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    ABSTRACT: This article is a much revised and expanded version of a working paper that I posted a year or so ago. This revised version argues that the war on terror has accelerated the development of a new criminal process and that this new process has increasingly displaced traditional methods of investigating, prosecuting, and punishing people who have engaged in conduct that is subject to criminal penalties - whether or not that conduct is considered terrorist or not. I also contend that this new process is largely consistent with constitutional norms that are changing under the same pressures that drive the development of the new criminal process. Those pressures, in turn, derive not just from specific events but also from the perception of emergency and rapid change that characterizes modern society and political life. Throughout the article, I treat the indefinite detention and trial by military commission of suspected terrorists as emblematic but not exhaustive of the new criminal process. Not only have these efforts been central to the Bush administration's anti-terror efforts, but they have also resulted in Supreme Court opinions - most recently the decision in Hamdan v. Rumsfeld - that bear on and to some degree constrain the development of the new criminal process. Despite their importance, however, these cases risk diverting attention from the ways in which the new criminal process has already expanded executive power, licensed state violence, and transformed the citizen-state relationship. My analysis is indebted to Michael Hardt and Antonio Negri's influential books, "Empire and Multitude," as well as to the pathbreaking work of Giorgio Agamben, whose "Homo Sacer" and "State of Exception" pose important challenges for liberal theory. Few U.S. legal scholars have made serious efforts to engage with this work. Nonetheless, these theorists say much that is useful about the nature and functions of law in modern states, and one of the goals of this article is to integrate their work with more familiar forms of legal analysis. Part II of the article describes executive and congressional actions in the war on terror to illustrate the ways in which anti-terror efforts have changed since 9/11. These aspects of the new criminal process provide a legal structure for implementing the idea that everything has changed. They codify a state of emergency, but the perception of emergency should not be equated with panic. Many of these new processes were carefully planned. And, although executive power has expanded, Congress has shown some willingness to second guess executive power claims and substitute its own judgment. The new criminal process is thus a deliberate, sturdy, and evolving construct for what are arguably exceptional times. The last section of part II considers the Supreme Court's response to some of these actions - a response that seeks with varying success to accommodate emergency claims with rule of law and due process values, but which in so doing also ratifies the idea of a war on terror. Part III makes a short detour by presenting a more policy oriented assessment of the strengths and weaknesses of the new criminal process as compared to traditional processes. It also suggests that the ability to choose between the two is becoming increasingly difficult. Part IV explains why that is through an examination of everyday constitutional criminal procedure doctrine, which reveals that doctrinal change has already brought us well down the road of the new criminal process. Part V concludes by discussing the relationship between the new criminal process and the idea of emergency power and suggesting that the new criminal process is simply part of a larger shift in state power and the practice of governing.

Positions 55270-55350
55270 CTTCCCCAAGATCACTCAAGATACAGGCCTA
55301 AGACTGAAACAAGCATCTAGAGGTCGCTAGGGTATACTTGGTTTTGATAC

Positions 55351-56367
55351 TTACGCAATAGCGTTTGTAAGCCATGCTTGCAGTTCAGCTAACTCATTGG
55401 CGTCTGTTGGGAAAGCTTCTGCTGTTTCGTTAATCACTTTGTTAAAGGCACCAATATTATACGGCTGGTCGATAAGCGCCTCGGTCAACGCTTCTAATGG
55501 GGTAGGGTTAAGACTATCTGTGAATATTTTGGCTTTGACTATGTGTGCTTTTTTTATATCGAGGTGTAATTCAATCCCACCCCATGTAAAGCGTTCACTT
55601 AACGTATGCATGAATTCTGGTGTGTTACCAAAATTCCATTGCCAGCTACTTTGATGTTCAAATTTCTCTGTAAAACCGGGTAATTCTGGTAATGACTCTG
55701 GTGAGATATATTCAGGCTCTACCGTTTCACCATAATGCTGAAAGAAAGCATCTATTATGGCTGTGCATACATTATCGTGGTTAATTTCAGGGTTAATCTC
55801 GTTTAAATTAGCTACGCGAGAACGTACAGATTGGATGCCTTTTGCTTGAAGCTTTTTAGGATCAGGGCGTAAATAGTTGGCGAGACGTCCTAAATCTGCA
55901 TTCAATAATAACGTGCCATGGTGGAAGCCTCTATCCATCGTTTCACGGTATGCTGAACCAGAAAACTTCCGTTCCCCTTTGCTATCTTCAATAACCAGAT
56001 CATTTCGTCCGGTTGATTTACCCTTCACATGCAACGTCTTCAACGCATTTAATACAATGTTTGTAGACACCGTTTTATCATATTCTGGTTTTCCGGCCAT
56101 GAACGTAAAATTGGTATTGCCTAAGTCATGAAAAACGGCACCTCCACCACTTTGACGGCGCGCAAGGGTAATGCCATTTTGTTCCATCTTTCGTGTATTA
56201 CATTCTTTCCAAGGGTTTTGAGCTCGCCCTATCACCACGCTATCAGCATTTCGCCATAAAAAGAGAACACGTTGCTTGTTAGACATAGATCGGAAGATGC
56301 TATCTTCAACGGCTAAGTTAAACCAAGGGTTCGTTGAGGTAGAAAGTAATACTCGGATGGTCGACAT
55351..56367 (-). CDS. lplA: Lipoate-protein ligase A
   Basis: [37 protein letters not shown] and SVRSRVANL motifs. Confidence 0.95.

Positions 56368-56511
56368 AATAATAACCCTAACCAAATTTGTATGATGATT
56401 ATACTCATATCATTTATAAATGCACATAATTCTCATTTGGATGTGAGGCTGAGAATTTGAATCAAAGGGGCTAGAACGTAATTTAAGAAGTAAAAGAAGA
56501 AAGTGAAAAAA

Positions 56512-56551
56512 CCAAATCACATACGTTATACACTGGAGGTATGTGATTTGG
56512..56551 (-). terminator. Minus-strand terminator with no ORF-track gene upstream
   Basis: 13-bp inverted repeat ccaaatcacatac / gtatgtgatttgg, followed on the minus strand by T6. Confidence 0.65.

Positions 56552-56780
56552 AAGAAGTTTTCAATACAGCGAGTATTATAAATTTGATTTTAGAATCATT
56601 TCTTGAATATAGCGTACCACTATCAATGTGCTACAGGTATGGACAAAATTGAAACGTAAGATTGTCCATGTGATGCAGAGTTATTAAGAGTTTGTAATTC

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    ABSTRACT: In the author's words: "A common plan to violate customary and treaty-based international law concerning the treatment and interrogation of so-called terrorist and enemy combatant detainees and their supporters captured during the US war in Afghanistan emerged within the Bush Administration in 2002 . . . (the plan) was approved in January 2002 and led to high-level approval and use of unlawful interrogation tactics that year and in 2003 and 2004. A major part of the plan was to deny protections under the customary laws of war and treaties that require humane treatment of all persons who are detained during an armed conflict, regardless of their status and regardless of any claimed necessity to treat human beings inhumanely. The common plan and authorizations have criminal implications, since denials of these protections are violations of the laws of war, which are war crimes." The author goes on to review the laws of war and human rights, and their applicability to events which took place during the 2001 Afghan War. The author then goes on to detail the memoranda created by the Bush administration that purported to justify the denial and abrogation of these rights. Finally, the author examines the interrogation practices and procedures implemented at Abu Ghraib and similar locations, and their significance.
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    ABSTRACT: The paper argues that torture is legally and morally wrong and operationally not effective. In analyzing the Bybee memo, the paper argues that the atmosphere created by the Bush Administration contributed to the violations of human rights in Guantanamo Bay, Abu Ghraib, Bagram and other detention centers. Furthermore the article identifies three different forms of torture: 1) interrogation based (what some refer to as the ticking bomb); 2) sadistic or evil (the events in Abu Ghraib, as an example); 3) functional (a new leader demonstrating that there is a new sheriff in town). The paper argues that while harsh interrogation are legal and may be used, torture is both illegal and immoral.